In the modern, digital world, protecting your online identity and personal information is a crucial step in safeguarding your life against thieves. Identity thieves can strike from any angle – through your email, phone, or even posing as a repair or inspection person.
You need to protect yourself and your family from criminals who want access to your SSN, address, birth date, and other personal information to take over your identity. With a reliable online protection program, you can avoid the attention of identity thieves.
Here are the different ways that identity thieves can get a hold of your information.
What is Identity Theft?
Identity theft is when a thief takes over your digital identity using your SSN, account numbers, name and address, medical insurance information, or banking information.
This particular type of fraud is demoralizing and devastating. If you’ve ever wondered, “How does identity theft happen?” you should arm yourself with the knowledge of how to stop it before it happens.
There are a few different ways that thieves can get their hands on this type of information, and when they do, they can wreak havoc on your life. With your personal identity information, they can purchase items, make new accounts, get new credit cards in your name, pretend they’re you in the event of an arrest, divert your mail, or get medical care. With credit cards nowadays, anyone can setup with your information and purchase things under your name without you knowing it.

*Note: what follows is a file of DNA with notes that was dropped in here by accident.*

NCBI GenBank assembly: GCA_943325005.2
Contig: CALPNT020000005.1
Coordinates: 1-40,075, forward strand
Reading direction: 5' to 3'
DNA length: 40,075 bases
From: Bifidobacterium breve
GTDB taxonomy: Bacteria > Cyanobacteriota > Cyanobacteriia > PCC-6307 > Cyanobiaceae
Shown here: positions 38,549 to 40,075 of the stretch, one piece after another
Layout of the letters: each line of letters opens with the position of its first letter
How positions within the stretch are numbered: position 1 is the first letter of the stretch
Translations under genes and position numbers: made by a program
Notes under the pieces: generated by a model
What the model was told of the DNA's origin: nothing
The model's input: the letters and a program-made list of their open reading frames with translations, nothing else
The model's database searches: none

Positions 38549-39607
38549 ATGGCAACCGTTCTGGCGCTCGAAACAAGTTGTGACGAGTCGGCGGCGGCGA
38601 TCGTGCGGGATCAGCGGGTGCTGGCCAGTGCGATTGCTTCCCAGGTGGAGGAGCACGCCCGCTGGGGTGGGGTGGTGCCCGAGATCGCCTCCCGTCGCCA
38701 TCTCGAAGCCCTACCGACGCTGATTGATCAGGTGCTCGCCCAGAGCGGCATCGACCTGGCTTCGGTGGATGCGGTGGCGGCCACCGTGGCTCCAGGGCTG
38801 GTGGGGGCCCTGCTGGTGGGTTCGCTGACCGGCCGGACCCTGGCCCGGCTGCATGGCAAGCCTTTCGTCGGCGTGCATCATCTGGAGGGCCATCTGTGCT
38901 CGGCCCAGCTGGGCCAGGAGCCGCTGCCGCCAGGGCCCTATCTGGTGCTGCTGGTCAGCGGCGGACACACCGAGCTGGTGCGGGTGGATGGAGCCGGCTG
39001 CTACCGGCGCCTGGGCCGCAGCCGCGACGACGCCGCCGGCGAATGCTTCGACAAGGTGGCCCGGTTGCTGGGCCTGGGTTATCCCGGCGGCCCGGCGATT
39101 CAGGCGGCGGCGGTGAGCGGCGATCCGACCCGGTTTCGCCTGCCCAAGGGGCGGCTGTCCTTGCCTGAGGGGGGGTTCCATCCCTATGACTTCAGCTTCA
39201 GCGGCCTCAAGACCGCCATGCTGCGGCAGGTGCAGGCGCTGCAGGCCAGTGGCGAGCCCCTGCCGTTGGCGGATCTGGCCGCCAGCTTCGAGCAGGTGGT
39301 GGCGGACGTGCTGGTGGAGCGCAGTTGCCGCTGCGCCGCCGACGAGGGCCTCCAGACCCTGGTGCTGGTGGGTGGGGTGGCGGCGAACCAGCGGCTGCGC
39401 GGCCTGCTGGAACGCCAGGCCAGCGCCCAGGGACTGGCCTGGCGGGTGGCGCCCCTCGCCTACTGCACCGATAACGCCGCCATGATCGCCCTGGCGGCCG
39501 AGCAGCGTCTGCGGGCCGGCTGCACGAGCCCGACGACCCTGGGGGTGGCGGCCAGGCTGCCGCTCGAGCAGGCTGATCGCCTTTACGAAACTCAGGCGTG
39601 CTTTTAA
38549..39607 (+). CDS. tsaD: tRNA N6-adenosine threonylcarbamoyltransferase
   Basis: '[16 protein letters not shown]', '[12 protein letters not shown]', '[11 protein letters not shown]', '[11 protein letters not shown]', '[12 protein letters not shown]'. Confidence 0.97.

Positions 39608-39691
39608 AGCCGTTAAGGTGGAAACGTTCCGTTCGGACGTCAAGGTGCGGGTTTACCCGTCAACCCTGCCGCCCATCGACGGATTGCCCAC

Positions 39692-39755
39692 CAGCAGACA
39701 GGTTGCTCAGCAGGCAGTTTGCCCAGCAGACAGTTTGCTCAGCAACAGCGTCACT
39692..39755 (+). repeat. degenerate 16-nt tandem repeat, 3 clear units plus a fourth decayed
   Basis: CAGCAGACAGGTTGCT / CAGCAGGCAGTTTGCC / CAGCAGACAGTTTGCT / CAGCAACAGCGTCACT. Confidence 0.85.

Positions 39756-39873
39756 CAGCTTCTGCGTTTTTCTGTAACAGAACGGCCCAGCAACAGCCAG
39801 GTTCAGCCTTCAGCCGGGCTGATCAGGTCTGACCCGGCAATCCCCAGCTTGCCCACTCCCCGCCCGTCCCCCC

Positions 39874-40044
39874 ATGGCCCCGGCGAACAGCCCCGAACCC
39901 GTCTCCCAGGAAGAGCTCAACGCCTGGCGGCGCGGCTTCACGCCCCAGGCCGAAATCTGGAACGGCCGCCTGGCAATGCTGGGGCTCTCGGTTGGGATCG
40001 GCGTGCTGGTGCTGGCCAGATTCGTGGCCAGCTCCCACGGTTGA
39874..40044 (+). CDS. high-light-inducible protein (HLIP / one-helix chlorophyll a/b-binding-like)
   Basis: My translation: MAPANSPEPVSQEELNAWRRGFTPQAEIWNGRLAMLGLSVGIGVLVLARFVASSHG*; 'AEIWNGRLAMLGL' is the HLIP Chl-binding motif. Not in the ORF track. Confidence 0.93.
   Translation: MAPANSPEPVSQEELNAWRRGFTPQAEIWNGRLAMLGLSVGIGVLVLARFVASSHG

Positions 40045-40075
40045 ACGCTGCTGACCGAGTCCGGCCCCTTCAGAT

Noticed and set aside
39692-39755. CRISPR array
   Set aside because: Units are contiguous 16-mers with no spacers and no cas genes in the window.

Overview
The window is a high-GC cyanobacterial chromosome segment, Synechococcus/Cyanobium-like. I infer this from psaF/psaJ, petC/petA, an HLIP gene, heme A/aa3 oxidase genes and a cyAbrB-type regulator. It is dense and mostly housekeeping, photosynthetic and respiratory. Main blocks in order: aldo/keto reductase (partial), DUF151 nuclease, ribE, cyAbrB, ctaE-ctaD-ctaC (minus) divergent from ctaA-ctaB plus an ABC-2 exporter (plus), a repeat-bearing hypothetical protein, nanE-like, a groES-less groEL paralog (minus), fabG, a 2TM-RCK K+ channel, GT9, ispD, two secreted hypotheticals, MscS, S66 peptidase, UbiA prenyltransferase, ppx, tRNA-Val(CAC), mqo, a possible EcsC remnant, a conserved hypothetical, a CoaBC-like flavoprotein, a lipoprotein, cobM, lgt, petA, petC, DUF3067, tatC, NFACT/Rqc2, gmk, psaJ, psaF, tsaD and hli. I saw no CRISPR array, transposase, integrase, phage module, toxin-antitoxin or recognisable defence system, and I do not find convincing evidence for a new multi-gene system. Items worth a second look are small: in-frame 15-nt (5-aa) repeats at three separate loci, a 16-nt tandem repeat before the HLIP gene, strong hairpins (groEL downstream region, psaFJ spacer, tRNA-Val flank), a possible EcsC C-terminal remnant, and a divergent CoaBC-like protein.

They can also divert your mail by filling out a change-of-address form at the Post Office, diverting all your mail to an address of their choosing. Once digital thieves have your information, the possibilities of what they can do with it are vast.
Of course, the threat to you is if a thief is arrested posing as you, it is on your permanent record until it is expunged. New credit cards, if not paid promptly, can destroy your credit standing.
Beyond that, identity theft is a severe invasion of privacy; in addition to ruining your finances and credit, identity theft leaves you vulnerable. To stop this calamity before it occurs, you should understand how the thieves get your information in the first place. You can’t afford to be complacent because even with your family or relatives identity theft is still possible.
Read More: Types of Identity Theft